9 March 2013
1932 Chrysler CL Imperial Convertible Coupe by LeBaron
To be auctioned on Saturday, March 9, 2013
High Bid of $485,000
- Chassis no. 7803368
- Engine no. CL 1067
- Body no. 171-24
- “The Denver Car”; one of 28 built
- Show-winning restoration
- One of the most beautiful two-door Chryslers of the Classic Era
As Chrysler rolled into the 1931 calendar year, it mounted a serious assault on the fine-car market by offering a more affordable luxury car that still offered bountiful styling and performance. With its long-wheelbase chassis, flowing fenders, and smart LeBaron-designed coachwork, the Imperial was among the most beautiful classics of its era. While its chassis and drivetrain was certainly conventional, the car was quick, with its 385-cubic inch, nine-main-bearing straight eight producing 125 horsepower.
For 1932, the original CG Imperial was refined into the CL, with enhanced front end design, an extended hood with ventilation doors rather than louvered, and new bodies. Many of the bodies were “semi-custom” designs by LeBaron Carrossiers, the prestigious coachbuilding firm established in 1924 by Thomas Hibbard and Raymond Dietrich. By the time of the CL Imperial, the company was an imprint of Briggs, the large Detroit body firm, and was led by Ralph Roberts, an equally talented designer.
Unfortunately, by the time the Roberts-styled CL Imperial appeared in 1932, the fine-car market had all but disappeared. As a result, today these are among the most rare and desirable Chryslers of the era—just as they were when new.
The car offered here was one of only about 220 Chrysler CL Imperials built in 1932, and it is one of just 28 fitted with the sporty convertible coupe bodywork. Delivered new in Portland, Oregon, it eventually wandered south to North Hollywood, California, specifically to the Atlantic Wrecker Company, the fabled junkyard of Mike McManus, from which numerous classics were rescued during the 1950s.
In the case of this Chrysler, the rescuer who eventually came for the car was a young man from Denver, Colorado. The car returned to Colorado with him, and it was, in short order, reportedly engaged in a wild and hectic police chase—so wild, in fact, that the new owner missed a turn and rolled the car into a ditch by the side of the road. The reason for the chase has never been confirmed, but it has always been rumored to have been a bank robbery—perhaps he had trouble paying for the car.
The car was damaged but not severely, and it was put away in a garage for several years. It eventually made its way through Nebraska ownership and eventually found its way into the noted collections of Don Sears and Knox Kershaw, and then was acquired in 2002 by Joe Martin. After examining all of the serial numbers and body tags, Martin satisfied himself as to the car’s authenticity and endeavored to continue the restoration that Kershaw had begun and to return the car to its original beauty.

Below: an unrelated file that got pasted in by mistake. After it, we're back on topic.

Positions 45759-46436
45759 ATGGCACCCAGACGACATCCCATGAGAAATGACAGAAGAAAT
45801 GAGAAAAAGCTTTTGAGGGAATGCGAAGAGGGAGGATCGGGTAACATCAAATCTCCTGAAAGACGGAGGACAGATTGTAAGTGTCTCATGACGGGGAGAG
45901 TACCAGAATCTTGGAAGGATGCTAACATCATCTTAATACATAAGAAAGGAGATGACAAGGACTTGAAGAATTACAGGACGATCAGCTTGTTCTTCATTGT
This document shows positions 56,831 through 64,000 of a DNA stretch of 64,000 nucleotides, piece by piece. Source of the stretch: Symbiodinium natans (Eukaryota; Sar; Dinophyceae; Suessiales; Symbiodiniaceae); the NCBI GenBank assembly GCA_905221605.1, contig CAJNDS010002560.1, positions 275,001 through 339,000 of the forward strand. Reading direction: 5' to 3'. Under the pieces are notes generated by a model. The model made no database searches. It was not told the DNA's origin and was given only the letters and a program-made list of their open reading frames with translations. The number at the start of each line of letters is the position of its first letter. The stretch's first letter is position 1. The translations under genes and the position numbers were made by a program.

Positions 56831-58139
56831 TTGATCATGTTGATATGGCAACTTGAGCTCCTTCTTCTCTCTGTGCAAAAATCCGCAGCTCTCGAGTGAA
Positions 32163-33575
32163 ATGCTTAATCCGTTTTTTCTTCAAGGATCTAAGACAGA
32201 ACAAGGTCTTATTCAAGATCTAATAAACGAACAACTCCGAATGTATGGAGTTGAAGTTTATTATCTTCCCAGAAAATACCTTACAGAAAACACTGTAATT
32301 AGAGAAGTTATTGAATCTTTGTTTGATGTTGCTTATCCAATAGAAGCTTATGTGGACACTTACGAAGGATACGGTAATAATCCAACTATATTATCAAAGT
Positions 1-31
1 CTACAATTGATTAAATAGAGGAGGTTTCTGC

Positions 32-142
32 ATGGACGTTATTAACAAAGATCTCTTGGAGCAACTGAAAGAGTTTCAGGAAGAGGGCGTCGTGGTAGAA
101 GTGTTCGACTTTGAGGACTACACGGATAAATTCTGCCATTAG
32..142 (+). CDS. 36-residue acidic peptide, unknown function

The car’s nut-and-bolt, body-off restoration was completed by Richard Fass’s Stone Barn Restorations, of New Jersey, whose cars have won many awards at concours events nationwide, including multiple Best of Show awards at Pebble Beach. It should be noted that Fass executed a total rebuild of the engine and that the spectacular interior was done by Sharp Automotive Upholsterers, of Ohio. The large binder of documentation that accompanies the car thoroughly documents its restoration and the lengths that Kershaw and Martin went to in order to ensure the authenticity and excellence of all components.
Since completion, the stunning Chrysler has also been very successful on the show field, winning several Best of Show awards itself. Finished in a simply spectacular two-tone green, “The Denver Car,” as it is known among CL enthusiasts, remains an outstanding, show-quality automobile with its original engine, and it has been properly cared for by its collector caretakers. Like many other early Imperials, it sports a desirable three-speed gearbox that has replaced the troublesome four-speeds with which these cars were originally equipped; it also has a trunk rack, wire wheels, and wide whitewall tires, as well as dual side-mounted spares with hard covers. Above all, it has the thrilling kind of stories that make wonderful conversation in one’s garage or in the driver’s seat of one of America’s grand pre-war autos.
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